Every week this NFL season, we will celebrate the electric plays, investigate the colossal blunders, and explain the inexplicable moments of the most recent slate. Welcome to Winners and Losers. Which one are you?
Winner: Joe Burrow
Modern football is dominated by passing, passing, and more passing—but many of the NFL’s single-game passing records are decades old. The passing TD record (seven) is a tie among many players, including Adrian Burk, Joe Kapp, and Y.A. Tittle, all of whom played before the AFL-NFL merger in 1970. The passing yardage record (551) was set by Norm Van Brocklin, in a 1951 game against the New York Yanks. It’s a record so old that it was set against an opponent that borrowed a baseball team’s name and didn’t get sued to hell.
There’s a reason for this: These passing records are kept safe not so much by actual defenses, but by teams dialing down their offenses after taking massive leads. Normally, when a quarterback throws for a ton of passing yards or a ton of touchdowns, their team wins by a lot, at which point there’s no more need to keep throwing. Like when Joe Burrow threw seven touchdowns in the first half of a College Football Playoff against Oklahoma … and finished the game with seven passing touchdowns. Burrow probably could have thrown for 10 or 15 passing TDs in that game, but there was no need. LSU’s lead was insurmountable, and it was easier to run out the clock and avoid injury.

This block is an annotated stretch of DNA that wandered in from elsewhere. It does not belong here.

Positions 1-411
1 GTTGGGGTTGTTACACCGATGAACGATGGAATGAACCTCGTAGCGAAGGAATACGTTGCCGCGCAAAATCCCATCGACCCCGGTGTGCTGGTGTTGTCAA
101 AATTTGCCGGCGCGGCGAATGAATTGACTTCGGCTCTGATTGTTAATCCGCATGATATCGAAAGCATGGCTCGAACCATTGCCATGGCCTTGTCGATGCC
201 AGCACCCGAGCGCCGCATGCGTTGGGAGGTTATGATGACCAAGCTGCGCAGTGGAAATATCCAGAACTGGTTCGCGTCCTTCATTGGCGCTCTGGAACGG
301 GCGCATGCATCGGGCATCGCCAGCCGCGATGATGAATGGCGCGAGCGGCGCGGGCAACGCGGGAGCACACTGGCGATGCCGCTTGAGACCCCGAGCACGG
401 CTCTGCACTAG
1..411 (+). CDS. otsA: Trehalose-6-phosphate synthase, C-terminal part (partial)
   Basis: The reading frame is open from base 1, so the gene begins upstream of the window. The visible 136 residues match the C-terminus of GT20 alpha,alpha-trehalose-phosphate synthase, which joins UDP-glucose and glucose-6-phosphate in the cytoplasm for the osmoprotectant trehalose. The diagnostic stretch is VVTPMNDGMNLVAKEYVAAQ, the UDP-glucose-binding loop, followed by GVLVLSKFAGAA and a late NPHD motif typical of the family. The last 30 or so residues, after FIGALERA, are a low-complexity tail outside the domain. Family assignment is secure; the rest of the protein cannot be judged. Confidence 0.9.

But Burrow wasn’t interested in showing that level of restraint on Sunday, as he threw for 525 yards, the fourth most in NFL history. He was still throwing bombs up 41-21 with under two minutes to go:
Burrow was going up against a Ravens defense that has been obliterated by injuries at defensive back—starting cornerbacks Marlon Humphrey and Marcus Peters suffered season-ending injuries, and backup cornerbacks Jimmy Smith and Chris Westry are on the COVID list. That situation got even worse during the game, as Anthony Averett was carted off with a chest injury in the first quarter. Burrow had 299 yards in the first half, giving Cincinnati a comfortable 31-14 lead at halftime:
Most teams would calm down here—run the ball, burn some clock, avoid injuries. But the Bengals actually decided to go even harder. In the first half, they threw the ball 21 times and ran it 11. In the second half, they threw it 25 times and ran it just 10, including a game-ending kneel-down. At one point, they called 15 consecutive passing plays despite a big late-game lead. The Bengals won, 41-21, taking sole possession of first place in the AFC North.
I kept assuming that the Bengals would dial things back. Burrow, whose rookie season ended when he was hit while throwing a pass, took three sacks and narrowly escaped a few others. Why keep throwing with a three-score lead in the fourth quarter? Why not sub him out? Was Burrow really that motivated by the Ravens defensive coordinator saying Burrow wasn’t a Hall of Famer yet? Were the Bengals really willing to risk injury in pursuit of history, like the Ravens did earlier this year to tie the record for consecutive 100-yard rushing games?
Burrow’s gaudy passing performance felt like a statement. To approach legendary single-game passing totals, a QB has to be spectacular and ruthless. Burrow was both on Sunday. The Ravens were not capable of stopping Burrow on Sunday—and he was uninterested in stopping himself.
Loser: The SNF Intro